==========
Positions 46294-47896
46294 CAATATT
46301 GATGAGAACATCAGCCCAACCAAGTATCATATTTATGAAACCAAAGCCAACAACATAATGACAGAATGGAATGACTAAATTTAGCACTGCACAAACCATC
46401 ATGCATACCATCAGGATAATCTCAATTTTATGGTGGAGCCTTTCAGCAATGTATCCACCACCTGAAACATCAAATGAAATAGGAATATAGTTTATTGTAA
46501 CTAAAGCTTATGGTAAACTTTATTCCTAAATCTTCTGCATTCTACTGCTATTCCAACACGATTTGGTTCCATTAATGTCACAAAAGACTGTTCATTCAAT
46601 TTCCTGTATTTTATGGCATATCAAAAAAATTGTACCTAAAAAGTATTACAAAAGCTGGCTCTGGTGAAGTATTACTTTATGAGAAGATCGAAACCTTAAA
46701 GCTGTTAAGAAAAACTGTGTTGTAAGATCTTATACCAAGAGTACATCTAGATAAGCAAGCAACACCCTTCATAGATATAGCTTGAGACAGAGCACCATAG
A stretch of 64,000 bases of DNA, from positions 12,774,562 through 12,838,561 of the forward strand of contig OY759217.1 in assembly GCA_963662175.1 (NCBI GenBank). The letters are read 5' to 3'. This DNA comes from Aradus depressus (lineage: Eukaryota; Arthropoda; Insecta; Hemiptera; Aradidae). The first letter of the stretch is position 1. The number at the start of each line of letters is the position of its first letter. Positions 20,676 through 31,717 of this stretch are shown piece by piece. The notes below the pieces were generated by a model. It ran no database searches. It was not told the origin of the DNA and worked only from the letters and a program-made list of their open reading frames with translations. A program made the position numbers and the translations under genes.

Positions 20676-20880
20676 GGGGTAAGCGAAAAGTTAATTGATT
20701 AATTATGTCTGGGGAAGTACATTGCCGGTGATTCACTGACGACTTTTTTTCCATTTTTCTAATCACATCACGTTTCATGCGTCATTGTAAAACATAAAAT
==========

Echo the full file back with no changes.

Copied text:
Positions 46294-47896
46294 CAATATT
46301 GATGAGAACATCAGCCCAACCAAGTATCATATTTATGAAACCAAAGCCAACAACATAATGACAGAATGGAATGACTAAATTTAGCACTGCACAAACCATC
46401 ATGCATACCATCAGGATAATCTCAATTTTATGGTGGAGCCTTTCAGCAATGTATCCACCACCTGAAACATCAAATGAAATAGGAATATAGTTTATTGTAA
46501 CTAAAGCTTATGGTAAACTTTATTCCTAAATCTTCTGCATTCTACTGCTATTCCAACACGATTTGGTTCCATTAATGTCACAAAAGACTGTTCATTCAAT
46601 TTCCTGTATTTTATGGCATATCAAAAAAATTGTACCTAAAAAGTATTACAAAAGCTGGCTCTGGTGAAGTATTACTTTATGAGAAGATCGAAACCTTAAA
46701 GCTGTTAAGAAAAACTGTGTTGTAAGATCTTATACCAAGAGTACATCTAGATAAGCAAGCAACACCCTTCATAGATATAGCTTGAGACAGAGCACCATAG
A stretch of 64,000 bases of DNA, from positions 12,774,562 through 12,838,561 of the forward strand of contig OY759217.1 in assembly GCA_963662175.1 (NCBI GenBank). The letters are read 5' to 3'. This DNA comes from Aradus depressus (lineage: Eukaryota; Arthropoda; Insecta; Hemiptera; Aradidae). The first letter of the stretch is position 1. The number at the start of each line of letters is the position of its first letter. Positions 20,676 through 31,717 of this stretch are shown piece by piece. The notes below the pieces were generated by a model. It ran no database searches. It was not told the origin of the DNA and worked only from the letters and a program-made list of their open reading frames with translations. A program made the position numbers and the translations under genes.

Positions 20676-20880
20676 GGGGTAAGCGAAAAGTTAATTGATT
20701 AATTATGTCTGGGGAAGTACATTGCCGGTGATTCACTGACGACTTTTTTTCCATTTTTCTAATCACATCACGTTTCATGCGTCATTGTAAAACATAAAAT